After I'm confident of the NFS, I'll prototype on a local ESXi to make sure everything is still good, and then upload it over the VPN to the active area. I'll let you know how it performs and maybe learn a few tweaks from people here. As with ESXi, the VM will only live on a VPN, so there is no direct public access. If it doesn't work out, at least I'll know why I bought 2012 server.
 

pbucher

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#91
I don't know how I can do that with ESXi already using all of the RAID-10, and VMs where the data is stored in a .vmdk file.
That is fine, but no ZFS on any OS with that setup, as least if you want any support around here. The one bonus with FreeNAS is if you backup the config file and you "lose the farm" you just reinstall the OS and upload the config file.

I've experimented with servers where I have no choice but to use the ESXi provided virtual disk and the results haven't been pretty performance wise(though the RAID subsystem on the box was less then optimal) and I certainly wouldn't store anything important that you don't have a backup of on it. But at the end of the day I don't know if it risk wise there a really a big difference between a Win 2012 server with a big vmdk holding it's data drive vs a FreeNAS ZFS vol on a big vmdk. Both VMs are depending on the raid subsystem to keep the data safe, ZFS certainly isn't designed to work well on this setup but outside of killing most of ZFSs redundant projection of your data. At a minimum ZFS at least can tell you if a block got corrupted by the RAID subsystem, bad news is it won't have it's usual redundant block to replace the corrupted one with and life isn't going to be good.


The key to making a good SAN with ZFS & ESXi is to pass through a disk controller and let the OS drive that card and the drives attached to it. It's best done with a LSI card, because that's what 90% of folks who do this use and it's known to work. Not all HBA's work well went passed through, I've gotten an adaptec card to work because I have no choice(rented server in a data center a few hundred miles away), but I wouldn't recommend it simply because 1 box that works isn't nearly enough to prove a solution is viable.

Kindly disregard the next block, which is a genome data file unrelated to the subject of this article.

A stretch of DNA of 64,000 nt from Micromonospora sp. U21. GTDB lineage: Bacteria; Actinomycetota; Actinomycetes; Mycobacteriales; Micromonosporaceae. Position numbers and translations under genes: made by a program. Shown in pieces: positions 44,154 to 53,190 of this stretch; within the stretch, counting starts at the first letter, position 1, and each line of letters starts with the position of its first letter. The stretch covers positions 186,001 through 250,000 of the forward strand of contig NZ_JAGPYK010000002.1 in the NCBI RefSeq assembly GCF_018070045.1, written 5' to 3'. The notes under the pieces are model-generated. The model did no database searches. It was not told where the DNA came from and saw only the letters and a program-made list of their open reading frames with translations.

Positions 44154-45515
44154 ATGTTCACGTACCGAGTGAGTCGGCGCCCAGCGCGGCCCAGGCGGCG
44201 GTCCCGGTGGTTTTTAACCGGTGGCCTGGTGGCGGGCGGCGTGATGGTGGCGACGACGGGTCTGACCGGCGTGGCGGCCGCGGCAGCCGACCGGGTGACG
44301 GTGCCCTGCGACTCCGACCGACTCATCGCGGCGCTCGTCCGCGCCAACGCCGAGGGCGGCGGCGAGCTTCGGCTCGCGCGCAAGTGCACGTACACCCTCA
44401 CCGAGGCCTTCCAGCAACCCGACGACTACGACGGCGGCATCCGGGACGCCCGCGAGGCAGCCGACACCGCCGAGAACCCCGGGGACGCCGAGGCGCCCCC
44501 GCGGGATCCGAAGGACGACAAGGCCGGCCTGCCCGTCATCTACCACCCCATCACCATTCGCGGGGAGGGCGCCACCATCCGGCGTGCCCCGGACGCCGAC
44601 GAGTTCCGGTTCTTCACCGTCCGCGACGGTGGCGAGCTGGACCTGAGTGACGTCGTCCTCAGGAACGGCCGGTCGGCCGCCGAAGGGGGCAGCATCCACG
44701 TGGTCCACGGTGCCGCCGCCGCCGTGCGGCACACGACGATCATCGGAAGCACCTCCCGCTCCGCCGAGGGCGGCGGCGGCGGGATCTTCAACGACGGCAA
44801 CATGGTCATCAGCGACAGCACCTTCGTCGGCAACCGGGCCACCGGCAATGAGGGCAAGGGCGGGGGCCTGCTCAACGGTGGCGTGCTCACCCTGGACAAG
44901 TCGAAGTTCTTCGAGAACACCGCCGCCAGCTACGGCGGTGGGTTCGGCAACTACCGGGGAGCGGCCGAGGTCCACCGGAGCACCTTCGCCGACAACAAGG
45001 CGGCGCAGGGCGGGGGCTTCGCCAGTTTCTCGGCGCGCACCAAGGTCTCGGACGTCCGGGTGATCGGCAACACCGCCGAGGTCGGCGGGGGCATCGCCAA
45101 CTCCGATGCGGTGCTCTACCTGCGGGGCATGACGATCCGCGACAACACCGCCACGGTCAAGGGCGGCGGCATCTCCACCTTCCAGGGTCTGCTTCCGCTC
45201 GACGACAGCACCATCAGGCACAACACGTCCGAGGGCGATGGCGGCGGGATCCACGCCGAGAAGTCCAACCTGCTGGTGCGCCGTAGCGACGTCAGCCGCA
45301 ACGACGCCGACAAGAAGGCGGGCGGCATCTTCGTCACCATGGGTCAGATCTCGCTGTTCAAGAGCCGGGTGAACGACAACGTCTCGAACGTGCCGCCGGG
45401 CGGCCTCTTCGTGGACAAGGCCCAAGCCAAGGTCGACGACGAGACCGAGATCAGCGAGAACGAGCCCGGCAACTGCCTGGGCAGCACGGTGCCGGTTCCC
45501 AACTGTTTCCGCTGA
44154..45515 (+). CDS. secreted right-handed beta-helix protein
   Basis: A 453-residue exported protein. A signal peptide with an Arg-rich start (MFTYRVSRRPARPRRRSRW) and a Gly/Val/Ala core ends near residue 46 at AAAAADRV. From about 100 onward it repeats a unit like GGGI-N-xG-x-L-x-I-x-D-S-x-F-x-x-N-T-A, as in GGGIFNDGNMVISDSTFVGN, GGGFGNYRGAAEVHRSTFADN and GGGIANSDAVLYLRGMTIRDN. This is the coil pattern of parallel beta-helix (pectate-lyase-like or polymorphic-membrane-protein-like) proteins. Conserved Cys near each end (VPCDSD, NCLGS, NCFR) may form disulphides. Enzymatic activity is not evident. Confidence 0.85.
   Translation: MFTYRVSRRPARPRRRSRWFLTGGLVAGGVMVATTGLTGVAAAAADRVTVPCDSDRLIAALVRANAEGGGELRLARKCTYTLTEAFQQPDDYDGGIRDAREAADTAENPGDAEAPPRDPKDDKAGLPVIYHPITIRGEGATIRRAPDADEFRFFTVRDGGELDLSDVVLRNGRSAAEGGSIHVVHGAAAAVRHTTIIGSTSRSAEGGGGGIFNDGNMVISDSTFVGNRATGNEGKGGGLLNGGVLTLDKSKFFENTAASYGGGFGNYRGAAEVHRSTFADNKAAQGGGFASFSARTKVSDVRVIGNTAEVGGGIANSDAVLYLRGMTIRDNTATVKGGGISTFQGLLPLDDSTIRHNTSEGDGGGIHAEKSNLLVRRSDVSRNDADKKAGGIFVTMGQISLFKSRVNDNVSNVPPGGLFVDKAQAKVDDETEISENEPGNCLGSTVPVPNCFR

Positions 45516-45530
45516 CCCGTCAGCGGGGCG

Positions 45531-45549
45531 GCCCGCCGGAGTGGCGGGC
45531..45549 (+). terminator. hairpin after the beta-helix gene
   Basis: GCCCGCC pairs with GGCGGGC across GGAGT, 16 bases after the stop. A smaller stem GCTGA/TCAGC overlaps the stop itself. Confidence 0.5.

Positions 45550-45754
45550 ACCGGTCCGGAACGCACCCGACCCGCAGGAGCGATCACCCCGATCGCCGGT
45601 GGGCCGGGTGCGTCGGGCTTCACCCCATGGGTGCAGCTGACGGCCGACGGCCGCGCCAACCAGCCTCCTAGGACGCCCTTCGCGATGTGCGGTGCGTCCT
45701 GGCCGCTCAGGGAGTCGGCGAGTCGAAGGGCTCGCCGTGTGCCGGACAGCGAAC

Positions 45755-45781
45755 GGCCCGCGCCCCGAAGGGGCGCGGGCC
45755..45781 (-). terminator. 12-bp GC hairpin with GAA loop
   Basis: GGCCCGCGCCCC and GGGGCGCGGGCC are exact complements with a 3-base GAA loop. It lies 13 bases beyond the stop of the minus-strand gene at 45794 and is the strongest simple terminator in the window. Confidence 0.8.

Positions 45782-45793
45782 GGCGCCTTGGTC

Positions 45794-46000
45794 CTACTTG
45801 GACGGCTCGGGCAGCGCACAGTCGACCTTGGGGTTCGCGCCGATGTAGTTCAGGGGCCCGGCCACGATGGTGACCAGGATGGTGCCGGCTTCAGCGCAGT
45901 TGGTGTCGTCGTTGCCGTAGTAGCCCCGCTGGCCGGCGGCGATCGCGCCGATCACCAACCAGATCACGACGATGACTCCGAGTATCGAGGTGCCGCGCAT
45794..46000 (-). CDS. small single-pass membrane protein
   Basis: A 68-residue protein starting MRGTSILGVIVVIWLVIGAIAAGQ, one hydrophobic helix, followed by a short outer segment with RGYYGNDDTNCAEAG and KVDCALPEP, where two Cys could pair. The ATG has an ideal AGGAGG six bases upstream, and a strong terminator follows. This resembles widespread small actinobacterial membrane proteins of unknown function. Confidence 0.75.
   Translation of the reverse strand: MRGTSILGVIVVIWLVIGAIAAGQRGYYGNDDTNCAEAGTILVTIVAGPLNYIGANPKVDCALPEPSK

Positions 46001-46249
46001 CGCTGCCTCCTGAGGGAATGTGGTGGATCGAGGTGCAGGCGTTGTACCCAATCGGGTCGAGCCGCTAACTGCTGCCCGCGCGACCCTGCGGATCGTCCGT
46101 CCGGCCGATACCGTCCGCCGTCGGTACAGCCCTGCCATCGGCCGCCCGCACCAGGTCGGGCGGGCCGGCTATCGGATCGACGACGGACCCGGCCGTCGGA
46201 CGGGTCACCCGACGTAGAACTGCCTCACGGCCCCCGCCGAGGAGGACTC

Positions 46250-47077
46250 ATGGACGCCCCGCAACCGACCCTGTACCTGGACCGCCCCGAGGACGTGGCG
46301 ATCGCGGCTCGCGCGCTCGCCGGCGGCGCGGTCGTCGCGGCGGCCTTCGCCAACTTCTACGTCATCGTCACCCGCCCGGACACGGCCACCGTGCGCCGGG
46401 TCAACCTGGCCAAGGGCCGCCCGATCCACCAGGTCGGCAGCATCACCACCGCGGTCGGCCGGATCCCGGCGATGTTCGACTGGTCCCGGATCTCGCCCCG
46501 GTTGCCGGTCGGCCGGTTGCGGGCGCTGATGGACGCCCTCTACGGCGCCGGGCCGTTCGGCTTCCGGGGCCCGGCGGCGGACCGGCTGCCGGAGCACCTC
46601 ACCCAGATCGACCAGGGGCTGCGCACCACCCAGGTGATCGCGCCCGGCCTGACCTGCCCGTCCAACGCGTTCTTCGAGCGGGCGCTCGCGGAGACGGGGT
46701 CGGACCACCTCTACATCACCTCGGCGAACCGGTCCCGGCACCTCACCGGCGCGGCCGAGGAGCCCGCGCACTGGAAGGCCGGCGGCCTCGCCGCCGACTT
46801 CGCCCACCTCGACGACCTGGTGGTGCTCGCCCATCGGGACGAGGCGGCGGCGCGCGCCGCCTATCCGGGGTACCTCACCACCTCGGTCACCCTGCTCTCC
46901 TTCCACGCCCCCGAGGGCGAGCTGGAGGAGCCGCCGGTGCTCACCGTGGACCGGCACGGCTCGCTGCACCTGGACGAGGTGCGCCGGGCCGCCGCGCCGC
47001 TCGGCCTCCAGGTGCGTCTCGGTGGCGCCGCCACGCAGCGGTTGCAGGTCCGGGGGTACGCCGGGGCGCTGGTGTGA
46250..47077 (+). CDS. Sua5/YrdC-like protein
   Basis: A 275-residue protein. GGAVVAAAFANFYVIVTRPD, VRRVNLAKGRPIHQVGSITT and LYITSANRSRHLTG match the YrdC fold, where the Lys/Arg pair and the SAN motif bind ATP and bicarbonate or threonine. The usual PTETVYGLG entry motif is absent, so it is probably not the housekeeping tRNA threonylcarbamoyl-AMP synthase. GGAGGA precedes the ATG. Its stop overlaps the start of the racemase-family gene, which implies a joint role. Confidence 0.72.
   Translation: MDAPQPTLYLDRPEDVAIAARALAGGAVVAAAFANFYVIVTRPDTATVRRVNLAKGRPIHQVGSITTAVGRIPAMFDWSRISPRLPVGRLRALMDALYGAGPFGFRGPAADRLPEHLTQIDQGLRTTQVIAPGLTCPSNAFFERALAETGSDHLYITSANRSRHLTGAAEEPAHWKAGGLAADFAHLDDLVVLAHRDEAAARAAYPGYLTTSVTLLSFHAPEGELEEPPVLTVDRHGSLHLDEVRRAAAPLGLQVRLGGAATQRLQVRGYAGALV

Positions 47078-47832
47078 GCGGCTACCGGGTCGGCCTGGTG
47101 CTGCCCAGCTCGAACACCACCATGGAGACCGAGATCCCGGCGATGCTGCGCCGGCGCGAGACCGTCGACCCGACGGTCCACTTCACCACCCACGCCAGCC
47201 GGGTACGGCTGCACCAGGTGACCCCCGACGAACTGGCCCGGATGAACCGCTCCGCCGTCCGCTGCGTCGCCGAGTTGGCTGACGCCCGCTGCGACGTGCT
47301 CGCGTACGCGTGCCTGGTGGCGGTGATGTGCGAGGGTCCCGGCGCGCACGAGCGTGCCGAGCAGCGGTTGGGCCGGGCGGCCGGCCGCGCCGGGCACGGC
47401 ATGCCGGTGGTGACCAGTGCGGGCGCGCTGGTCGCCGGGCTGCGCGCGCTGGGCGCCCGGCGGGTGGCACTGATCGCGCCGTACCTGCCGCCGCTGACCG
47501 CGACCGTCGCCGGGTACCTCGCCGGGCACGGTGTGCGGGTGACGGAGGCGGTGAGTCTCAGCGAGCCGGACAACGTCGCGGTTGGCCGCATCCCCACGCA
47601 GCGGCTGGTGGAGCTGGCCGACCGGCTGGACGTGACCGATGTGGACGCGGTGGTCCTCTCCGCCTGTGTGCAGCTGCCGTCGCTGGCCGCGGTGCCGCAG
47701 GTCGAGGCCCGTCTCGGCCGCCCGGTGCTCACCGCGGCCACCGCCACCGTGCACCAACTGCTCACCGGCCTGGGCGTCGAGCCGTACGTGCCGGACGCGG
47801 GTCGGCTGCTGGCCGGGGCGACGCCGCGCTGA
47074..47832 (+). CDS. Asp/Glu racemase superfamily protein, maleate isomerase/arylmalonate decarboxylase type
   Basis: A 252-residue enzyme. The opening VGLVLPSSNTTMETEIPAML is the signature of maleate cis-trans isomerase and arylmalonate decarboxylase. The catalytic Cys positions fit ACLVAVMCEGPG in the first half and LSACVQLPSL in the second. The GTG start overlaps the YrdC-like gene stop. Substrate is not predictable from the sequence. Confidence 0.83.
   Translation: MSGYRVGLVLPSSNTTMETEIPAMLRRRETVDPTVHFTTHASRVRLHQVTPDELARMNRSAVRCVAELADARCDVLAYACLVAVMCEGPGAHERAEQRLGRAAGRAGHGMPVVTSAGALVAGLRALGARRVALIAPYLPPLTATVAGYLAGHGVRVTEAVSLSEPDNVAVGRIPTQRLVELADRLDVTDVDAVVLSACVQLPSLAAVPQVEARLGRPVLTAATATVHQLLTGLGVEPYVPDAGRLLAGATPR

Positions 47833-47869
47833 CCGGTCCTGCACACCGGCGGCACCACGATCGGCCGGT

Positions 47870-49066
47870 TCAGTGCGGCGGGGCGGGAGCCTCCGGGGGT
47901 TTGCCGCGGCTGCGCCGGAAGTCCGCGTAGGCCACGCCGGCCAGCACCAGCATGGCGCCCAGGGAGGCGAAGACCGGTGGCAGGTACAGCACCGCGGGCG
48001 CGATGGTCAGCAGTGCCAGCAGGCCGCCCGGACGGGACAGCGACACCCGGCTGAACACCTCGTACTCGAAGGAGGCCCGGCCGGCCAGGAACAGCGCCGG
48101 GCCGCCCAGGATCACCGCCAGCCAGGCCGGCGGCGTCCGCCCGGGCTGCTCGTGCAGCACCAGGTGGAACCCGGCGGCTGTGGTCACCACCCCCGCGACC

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#92
I've experimented with servers where I have no choice but to use the ESXi provided virtual disk and the results haven't been pretty performance wise...But at the end of the day I don't know if it risk wise there a really a big difference between a Win 2012 server with a big vmdk holding it's data drive vs a FreeNAS ZFS vol on a big vmdk...At a minimum ZFS at least can tell you if a block got corrupted by the RAID subsystem, bad news is it won't have it's usual redundant block to replace the corrupted one with and life isn't going to be good...The key to making a good SAN with ZFS & ESXi is to pass through a disk controller...It's best done with a LSI...I've gotten an adaptec card to work because I have no choice(rented server in a data center a few hundred miles away)...
My backups of these backups are the running servers and multiple copies. In this particular application I have two rented servers a thousand miles away connected gigE, and with the compression, it nearly maxes out their drive's theoreticals. It also drives the CPUs pretty hard with the compression.

We've been using mostly ESXi since 2008. It is antithetical to normal server thinking. Under heavy load, ESXi's vmfs under ufs, will kill FreeBSD and ufs on bare metal on the same hardware. OTOH, I lose ~25% of the CPU performance under extreme load, but not noticeable during normal heavy loads, and cores are cheap. IMO XEN isn't in the game. Hyper-V has been flop after flop, but is now getting our attention. We'll have to play with their latest to see if they have anything.

As CTO for a couple large automotive suppliers, I used about every enterprise controller and drive out there, and I worked with their engineers. Bustec, a DEC mutiny, had a tremendous story, but I their performance never panned out for me in the real world and they had buggy firmware an drivers. Adaptecs have a great IOS, and solid as a rock. They bought a company that made caching controllers who I was buying from because the Adaptecs didn't perform. Time went on and Dell started shipping their own PERC controllers. I was buying Dell's and replacing their controllers with the $3600 caching controllers. One day I decided to test the cheap Dell PERC controller against it so I could gloat and ended up mum. Eventually I learned a no-name, LSI, was behind them. They've since come into their own. The LSIs don't have the standardization and sophistication of the Adaptecs, but they are solid, simple, and fast. I can see why Adaptecs are popular with DCs, but the only Adaptecs I bought afterward were for SCSI peripherals and backup systems. LOL!

The VM is finished, I'm about to test it local ESXi, and then 7zip it up to the production environment to stand on it. If it works, it works. If it doesn't it doesn't. I won't know until I try. Either way it will be interesting. If I have to buy a couple 2012 servers, at least I'll know why I did, and it won't be for lack of researching other options. This is my first time with FreeBSD 10, and ZFS, and I have plenty of FreeBSD VMs that need upgrading, so the experience won't hurt me there either.